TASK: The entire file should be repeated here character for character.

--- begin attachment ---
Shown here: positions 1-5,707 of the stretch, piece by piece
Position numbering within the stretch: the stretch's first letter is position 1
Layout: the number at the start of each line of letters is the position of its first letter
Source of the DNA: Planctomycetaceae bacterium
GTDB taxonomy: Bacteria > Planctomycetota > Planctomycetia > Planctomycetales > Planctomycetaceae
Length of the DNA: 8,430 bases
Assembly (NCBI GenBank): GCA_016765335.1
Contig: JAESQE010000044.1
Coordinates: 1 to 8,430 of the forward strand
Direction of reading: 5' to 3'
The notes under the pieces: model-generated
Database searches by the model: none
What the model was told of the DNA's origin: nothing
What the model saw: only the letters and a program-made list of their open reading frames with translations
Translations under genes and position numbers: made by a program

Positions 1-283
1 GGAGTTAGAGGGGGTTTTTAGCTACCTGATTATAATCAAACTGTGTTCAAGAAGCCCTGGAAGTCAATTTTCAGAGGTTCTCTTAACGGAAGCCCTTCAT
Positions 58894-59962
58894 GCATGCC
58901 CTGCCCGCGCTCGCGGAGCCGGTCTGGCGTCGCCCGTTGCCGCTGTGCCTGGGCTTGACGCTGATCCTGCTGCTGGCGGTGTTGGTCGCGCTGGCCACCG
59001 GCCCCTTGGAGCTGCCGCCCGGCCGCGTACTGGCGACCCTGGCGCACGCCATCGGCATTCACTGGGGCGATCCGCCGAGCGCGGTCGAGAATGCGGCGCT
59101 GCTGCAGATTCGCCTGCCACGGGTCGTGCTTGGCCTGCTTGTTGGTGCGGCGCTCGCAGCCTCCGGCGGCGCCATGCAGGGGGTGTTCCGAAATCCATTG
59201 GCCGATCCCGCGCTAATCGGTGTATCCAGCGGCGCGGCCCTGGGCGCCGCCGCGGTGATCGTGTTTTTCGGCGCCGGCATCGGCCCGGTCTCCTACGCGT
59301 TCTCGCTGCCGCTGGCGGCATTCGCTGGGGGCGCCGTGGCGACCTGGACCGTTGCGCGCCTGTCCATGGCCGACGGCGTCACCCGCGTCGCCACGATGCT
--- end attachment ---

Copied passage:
Shown here: positions 1-5,707 of the stretch, piece by piece
Position numbering within the stretch: the stretch's first letter is position 1
Layout: the number at the start of each line of letters is the position of its first letter
Source of the DNA: Planctomycetaceae bacterium
GTDB taxonomy: Bacteria > Planctomycetota > Planctomycetia > Planctomycetales > Planctomycetaceae
Length of the DNA: 8,430 bases
Assembly (NCBI GenBank): GCA_016765335.1
Contig: JAESQE010000044.1
Coordinates: 1 to 8,430 of the forward strand
Direction of reading: 5' to 3'
The notes under the pieces: model-generated
Database searches by the model: none
What the model was told of the DNA's origin: nothing
What the model saw: only the letters and a program-made list of their open reading frames with translations
Translations under genes and position numbers: made by a program

Positions 1-283
1 GGAGTTAGAGGGGGTTTTTAGCTACCTGATTATAATCAAACTGTGTTCAAGAAGCCCTGGAAGTCAATTTTCAGAGGTTCTCTTAACGGAAGCCCTTCAT
Positions 58894-59962
58894 GCATGCC
58901 CTGCCCGCGCTCGCGGAGCCGGTCTGGCGTCGCCCGTTGCCGCTGTGCCTGGGCTTGACGCTGATCCTGCTGCTGGCGGTGTTGGTCGCGCTGGCCACCG
59001 GCCCCTTGGAGCTGCCGCCCGGCCGCGTACTGGCGACCCTGGCGCACGCCATCGGCATTCACTGGGGCGATCCGCCGAGCGCGGTCGAGAATGCGGCGCT
59101 GCTGCAGATTCGCCTGCCACGGGTCGTGCTTGGCCTGCTTGTTGGTGCGGCGCTCGCAGCCTCCGGCGGCGCCATGCAGGGGGTGTTCCGAAATCCATTG
59201 GCCGATCCCGCGCTAATCGGTGTATCCAGCGGCGCGGCCCTGGGCGCCGCCGCGGTGATCGTGTTTTTCGGCGCCGGCATCGGCCCGGTCTCCTACGCGT
59301 TCTCGCTGCCGCTGGCGGCATTCGCTGGGGGCGCCGTGGCGACCTGGACCGTTGCGCGCCTGTCCATGGCCGACGGCGTCACCCGCGTCGCCACGATGCT